Speaking with Nebila Abdulmelik, a fierce feminist activist from Ethiopia, is always a delight. Nebila seems to bring her full self to even the most mundane of discussions, leaving you enthralled with her thoughtful words and her calm, melodic voice.
I am thrilled to share with you excerpts from a rich, inspiring conversation we had about the roots of her activism (part 1), her take on the links between Islam and feminism (part 2), and the power of creative arts as an instrument for social change (part 3). I hope you will be as inspired as I am by this interview.
Hi Nebila! Thank you for making the time to speak with me. Can you introduce yourself?
I am a pan-Africanist and a feminist. I was born and raised in Addis Ababa, and I’ve had the opportunity and the privilege to travel the world, for my studies, for work and for leisure.
I’m a curious person. I was that annoying student in class who was always raising her hand and asking lots of questions! I think it was just my way of understanding things and digging a bit deeper. I never wanted to live at that surface level.
What else? I love books. I’ve come to appreciate the ability that reading has to transport into another place, another world. In the past few years I’ve been deliberately making time for reading. I’ve read more in the past two or three years than I have my whole life.
What exactly does it mean to you when you call yourself a feminist?
Saying that I’m a feminist means that I recognise that the world we live in is unfair, unjust, and unequal in many ways, and that I think gender inequalities are the most glaring. Whether you’re rich or you’re poor, wherever you’re from, being a woman will always play a role in how you’re perceived, how far you can get in life.
"Whether you’re rich or you’re poor, wherever you’re from, being a woman will always play a role in how you’re perceived, how far you can get in life."
Saying I’m a feminist means that I understand that in this unequal world, girls and women face the steepest challenges. From birth, girls and women are condemned to acting, to dressing or to behaving a certain way. The expectations that are placed on girls and women diminish who they can be, the potential that they have to live their full life.
"The expectations that are placed on girls and women diminish who they can be, the potential that they have to live their full life."
So to me, being a feminist means that I want to work towards a world that doesn’t discriminate in that manner – towards a world that that doesn’t discriminate at all, full stop.
Let’s talk about your journey as a feminist. Was there a turning point, a moment when you decided or realized you were a feminist?
You know, I can’t remember when I understood what the word “feminist” meant or when I started identifying with it. I’d say it was recently, maybe in the past ten years. I can without a doubt say that my parents played a huge role in shaping how I saw the world, and how, as a girl, I saw myself in that world.
I am the youngest of three girls. I don’t remember my dad ever saying anything like “you’re a girl so you can’t do that”, “you’re a girl so you have to do this”, or even, “I wish I had boys”. It was amazing to have a father like that, who was content with having three girls.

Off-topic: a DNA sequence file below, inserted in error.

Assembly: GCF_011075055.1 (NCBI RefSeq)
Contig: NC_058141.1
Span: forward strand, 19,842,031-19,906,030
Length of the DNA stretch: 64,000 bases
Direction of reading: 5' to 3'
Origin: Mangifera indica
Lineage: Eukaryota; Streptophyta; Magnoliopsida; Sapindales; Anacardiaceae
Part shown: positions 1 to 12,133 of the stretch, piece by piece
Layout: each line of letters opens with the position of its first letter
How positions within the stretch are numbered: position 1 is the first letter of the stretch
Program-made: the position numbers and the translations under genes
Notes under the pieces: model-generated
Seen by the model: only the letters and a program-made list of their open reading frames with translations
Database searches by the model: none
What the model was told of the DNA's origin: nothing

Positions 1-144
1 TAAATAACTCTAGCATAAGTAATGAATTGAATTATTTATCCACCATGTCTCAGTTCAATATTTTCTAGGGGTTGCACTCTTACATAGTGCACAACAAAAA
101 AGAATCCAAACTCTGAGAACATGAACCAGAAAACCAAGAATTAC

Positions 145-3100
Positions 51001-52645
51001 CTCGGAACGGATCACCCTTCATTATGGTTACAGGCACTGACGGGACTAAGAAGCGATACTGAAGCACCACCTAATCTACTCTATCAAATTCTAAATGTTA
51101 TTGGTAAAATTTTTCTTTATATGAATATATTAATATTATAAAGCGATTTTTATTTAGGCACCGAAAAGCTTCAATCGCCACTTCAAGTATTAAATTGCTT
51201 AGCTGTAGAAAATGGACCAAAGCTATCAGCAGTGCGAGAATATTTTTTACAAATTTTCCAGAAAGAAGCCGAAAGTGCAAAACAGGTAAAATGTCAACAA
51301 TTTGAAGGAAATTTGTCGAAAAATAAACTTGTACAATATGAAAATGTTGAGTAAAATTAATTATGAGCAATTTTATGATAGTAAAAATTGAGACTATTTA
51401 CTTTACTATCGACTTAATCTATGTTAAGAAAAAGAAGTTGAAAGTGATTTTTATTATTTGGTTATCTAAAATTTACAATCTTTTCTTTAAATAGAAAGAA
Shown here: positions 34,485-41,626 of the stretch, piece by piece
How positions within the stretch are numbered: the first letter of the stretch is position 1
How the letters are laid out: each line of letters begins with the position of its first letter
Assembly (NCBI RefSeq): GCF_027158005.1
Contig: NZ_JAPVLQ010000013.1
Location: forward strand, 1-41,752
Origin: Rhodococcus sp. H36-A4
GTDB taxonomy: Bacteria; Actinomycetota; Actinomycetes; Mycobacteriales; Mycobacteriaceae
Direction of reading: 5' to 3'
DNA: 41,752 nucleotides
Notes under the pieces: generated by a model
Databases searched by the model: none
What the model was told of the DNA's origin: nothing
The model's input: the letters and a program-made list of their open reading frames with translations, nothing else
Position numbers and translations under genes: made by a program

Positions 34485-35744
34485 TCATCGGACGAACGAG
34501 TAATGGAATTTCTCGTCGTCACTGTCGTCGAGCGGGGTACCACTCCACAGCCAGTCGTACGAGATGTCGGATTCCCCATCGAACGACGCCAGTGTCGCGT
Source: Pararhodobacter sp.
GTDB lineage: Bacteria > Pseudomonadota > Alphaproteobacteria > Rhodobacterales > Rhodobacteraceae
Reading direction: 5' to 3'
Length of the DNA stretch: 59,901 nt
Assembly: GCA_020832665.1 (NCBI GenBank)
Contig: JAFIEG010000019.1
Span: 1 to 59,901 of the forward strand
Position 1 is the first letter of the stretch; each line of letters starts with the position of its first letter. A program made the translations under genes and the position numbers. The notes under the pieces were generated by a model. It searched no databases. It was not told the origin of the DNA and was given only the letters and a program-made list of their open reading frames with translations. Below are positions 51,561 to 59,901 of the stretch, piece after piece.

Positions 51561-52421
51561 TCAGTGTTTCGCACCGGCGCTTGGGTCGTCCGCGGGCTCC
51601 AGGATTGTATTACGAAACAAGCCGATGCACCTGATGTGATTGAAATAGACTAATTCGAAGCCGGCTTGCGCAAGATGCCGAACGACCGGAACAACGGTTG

"I don’t remember my dad ever saying anything like 'you’re a girl so you can’t do that', 'you’re a girl so you have to do this', or even, 'I wish I had boys'. It was amazing having a father like that."
My mum was one of the few women in her generation who was working outside of the house. She was also one of the few in her generation to drive. She was even going to night school at some point after she had had all three of us.
All of this played a really big role in shaping how I saw myself and what I thought about my capabilities and my limitations. I grew up thinking that women are capable, women can go to school, they can work, they can drive.
But then came a point when I realized that it is not the case for every woman or every girl, and it hit me that I had been in a place of opportunity and perhaps of privilege. Realizing my own privilege in terms of how I viewed women was a defining moment in my journey as a feminist.
"Realizing my own privilege in terms of how I viewed women was a defining moment in my journey as a feminist."
I’ve always been in awe of how peaceful and gracious you always seem to be, when I so often feel frustrated with the status quo. Does anger play any role in your activism?
Sometimes, as activists, we’re so upset. And we should be: there’s something really infuriating about inequality, and I believe anger can lead to action and change. But I also think that there is a danger that we can add negative energy to the situation we hate so much. That doesn’t make things become any better – sometimes we’re just adding more fuel to the fire.
To be honest, my feminism is not rooted in anger. It is rooted in hope and faith, and in my belief that nobody is inherently evil.
"I think there is an innate goodness in us and we have to find that goodness and cultivate it."
Maybe it’s just the idealist in me, but I want to believe that love will triumph hate, and that beauty will triumph ugly.